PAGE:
This vote was on an amendment that would have put the brakes on U.S. Environmental Protection Agency (EPA) rules limiting emissions of mercury and other toxic pollutants. The EPA would have been required to go back to the drawing board, rewrite the rules in a weaker form, and give private businesses more time to comply with them.
Sen. Susan Collins (R-ME) offered the amendment, saying EPA rules on emissions from boilers and other industrial incinerators were too strict. Citing a study by the logging and paper industry, she argued that the rules would impose costs that would lead to job losses in Maine and around the country.
“We hear over and over again that the top priority of the Senate should be to create an environment where jobs are created and preserved. Well, this amendment is all about saving jobs,” Sen. Collins said. “It has been our shared goal to ensure that the final rules crafted by the EPA protect public health and the environment, while preventing the loss of thousands of jobs we can ill afford to lose. Enactment of this legislation is necessary to protect and to grow America's manufacturing workforce.”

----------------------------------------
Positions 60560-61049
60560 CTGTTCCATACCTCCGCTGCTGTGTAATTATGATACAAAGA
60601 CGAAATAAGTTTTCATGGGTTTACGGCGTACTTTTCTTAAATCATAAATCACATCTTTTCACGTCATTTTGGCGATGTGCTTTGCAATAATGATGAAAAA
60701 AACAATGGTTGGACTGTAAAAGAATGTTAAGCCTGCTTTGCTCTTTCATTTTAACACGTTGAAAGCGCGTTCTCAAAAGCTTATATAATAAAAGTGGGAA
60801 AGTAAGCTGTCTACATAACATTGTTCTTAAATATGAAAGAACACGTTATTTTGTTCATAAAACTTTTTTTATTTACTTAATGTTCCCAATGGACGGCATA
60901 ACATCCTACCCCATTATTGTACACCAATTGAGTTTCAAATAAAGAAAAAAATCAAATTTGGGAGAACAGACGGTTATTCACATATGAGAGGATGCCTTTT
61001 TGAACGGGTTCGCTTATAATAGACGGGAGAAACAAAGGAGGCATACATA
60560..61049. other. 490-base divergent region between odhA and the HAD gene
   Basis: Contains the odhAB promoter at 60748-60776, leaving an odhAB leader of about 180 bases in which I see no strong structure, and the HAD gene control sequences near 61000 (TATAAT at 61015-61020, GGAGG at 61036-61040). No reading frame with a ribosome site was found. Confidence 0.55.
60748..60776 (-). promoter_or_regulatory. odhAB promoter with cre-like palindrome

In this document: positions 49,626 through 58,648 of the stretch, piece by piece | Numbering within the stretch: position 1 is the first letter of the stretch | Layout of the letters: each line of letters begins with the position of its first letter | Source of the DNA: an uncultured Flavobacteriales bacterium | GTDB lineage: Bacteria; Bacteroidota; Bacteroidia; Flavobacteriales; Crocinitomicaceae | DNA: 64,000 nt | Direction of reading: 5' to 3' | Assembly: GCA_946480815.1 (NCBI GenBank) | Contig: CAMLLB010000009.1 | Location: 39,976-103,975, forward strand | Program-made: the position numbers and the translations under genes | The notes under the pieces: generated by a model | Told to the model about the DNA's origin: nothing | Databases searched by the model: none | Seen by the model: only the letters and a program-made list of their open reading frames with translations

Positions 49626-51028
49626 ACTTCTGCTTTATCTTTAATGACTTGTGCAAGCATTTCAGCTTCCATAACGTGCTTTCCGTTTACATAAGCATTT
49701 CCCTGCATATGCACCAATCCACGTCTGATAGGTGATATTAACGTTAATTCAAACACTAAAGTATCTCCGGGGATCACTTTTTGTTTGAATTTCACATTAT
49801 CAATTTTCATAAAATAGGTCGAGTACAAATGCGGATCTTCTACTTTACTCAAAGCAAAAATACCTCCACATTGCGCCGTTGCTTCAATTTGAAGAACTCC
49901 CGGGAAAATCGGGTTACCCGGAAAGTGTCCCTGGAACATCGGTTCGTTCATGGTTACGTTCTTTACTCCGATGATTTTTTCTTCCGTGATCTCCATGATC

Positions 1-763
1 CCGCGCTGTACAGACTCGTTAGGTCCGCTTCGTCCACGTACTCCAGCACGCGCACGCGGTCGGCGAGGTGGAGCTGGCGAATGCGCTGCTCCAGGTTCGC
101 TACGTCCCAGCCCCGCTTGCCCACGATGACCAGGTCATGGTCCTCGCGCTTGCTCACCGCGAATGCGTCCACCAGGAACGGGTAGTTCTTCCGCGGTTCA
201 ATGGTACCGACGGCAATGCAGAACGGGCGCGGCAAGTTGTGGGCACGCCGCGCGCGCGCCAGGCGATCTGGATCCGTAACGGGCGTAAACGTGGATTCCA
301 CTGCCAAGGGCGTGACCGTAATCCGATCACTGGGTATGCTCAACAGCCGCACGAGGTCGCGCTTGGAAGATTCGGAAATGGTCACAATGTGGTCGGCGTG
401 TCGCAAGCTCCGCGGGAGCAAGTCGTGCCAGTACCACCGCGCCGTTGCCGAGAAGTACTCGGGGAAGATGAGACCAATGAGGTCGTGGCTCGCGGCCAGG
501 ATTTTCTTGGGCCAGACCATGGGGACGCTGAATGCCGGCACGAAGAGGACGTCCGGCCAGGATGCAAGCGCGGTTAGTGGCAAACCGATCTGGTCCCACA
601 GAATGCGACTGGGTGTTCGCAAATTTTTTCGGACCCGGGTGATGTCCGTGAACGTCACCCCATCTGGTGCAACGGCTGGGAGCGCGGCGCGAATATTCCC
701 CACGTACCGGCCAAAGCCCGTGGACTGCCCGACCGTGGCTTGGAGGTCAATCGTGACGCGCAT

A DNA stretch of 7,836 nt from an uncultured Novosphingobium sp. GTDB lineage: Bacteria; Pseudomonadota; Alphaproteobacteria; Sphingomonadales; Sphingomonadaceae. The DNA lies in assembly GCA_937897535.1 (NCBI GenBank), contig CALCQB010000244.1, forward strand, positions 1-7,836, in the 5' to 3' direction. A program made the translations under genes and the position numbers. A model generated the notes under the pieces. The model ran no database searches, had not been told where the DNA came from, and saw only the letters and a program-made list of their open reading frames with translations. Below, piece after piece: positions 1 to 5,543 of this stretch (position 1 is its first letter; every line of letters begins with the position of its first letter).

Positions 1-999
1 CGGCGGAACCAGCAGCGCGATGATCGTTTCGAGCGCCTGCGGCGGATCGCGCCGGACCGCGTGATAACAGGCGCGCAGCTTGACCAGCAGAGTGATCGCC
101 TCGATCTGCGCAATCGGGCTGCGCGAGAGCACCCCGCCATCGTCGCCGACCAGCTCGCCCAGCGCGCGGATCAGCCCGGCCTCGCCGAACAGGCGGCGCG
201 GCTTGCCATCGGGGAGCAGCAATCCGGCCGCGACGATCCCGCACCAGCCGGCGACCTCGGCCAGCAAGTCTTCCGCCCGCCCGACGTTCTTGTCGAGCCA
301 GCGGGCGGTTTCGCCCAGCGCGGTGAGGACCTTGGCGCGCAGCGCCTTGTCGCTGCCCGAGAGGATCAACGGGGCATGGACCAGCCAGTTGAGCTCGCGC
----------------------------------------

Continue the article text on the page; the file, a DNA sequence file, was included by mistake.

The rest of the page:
Opponents of the legislation argued that it was a giveaway to an industry looking for a free pass to release toxic pollutants into the atmosphere. They noted that the EPA had made changes to its rules in response to input from industry. They also argued that the cost of complying with the rules would be dwarfed by the improvements in public health from curbing pollution.
“I have never had one constituent come up to me and say: ‘Senator Boxer, there is one thing you can do for me. I beg you. Increase the arsenic in the air. I need more mercury. Oh, I am desperately in need of more benzene, chromium, and lead,’” Sen. Barbara Boxer (D-CA) said. “This amendment is described as being nothing but a delay when it actually changes the standards for the most poisonous pollution known to humankind. Instead of the EPA Regulatory Relief Act, I would call it the Increased Poisonous Pollution in America Act.”
Even though 52 senators voted for Sen. Collins’ amendment and only 46 voted against, it was defeated because it was brought up under Senate rules that require 60 votes for passage. Voting “yea” were 44 Republicans and 8 Democrats. Voting “nay” were 45 Democrats, including a majority of progressives, and 1 Republican. As a result, Senate Republicans failed to roll back EPA rules limiting the emission of mercury and other toxic pollutants.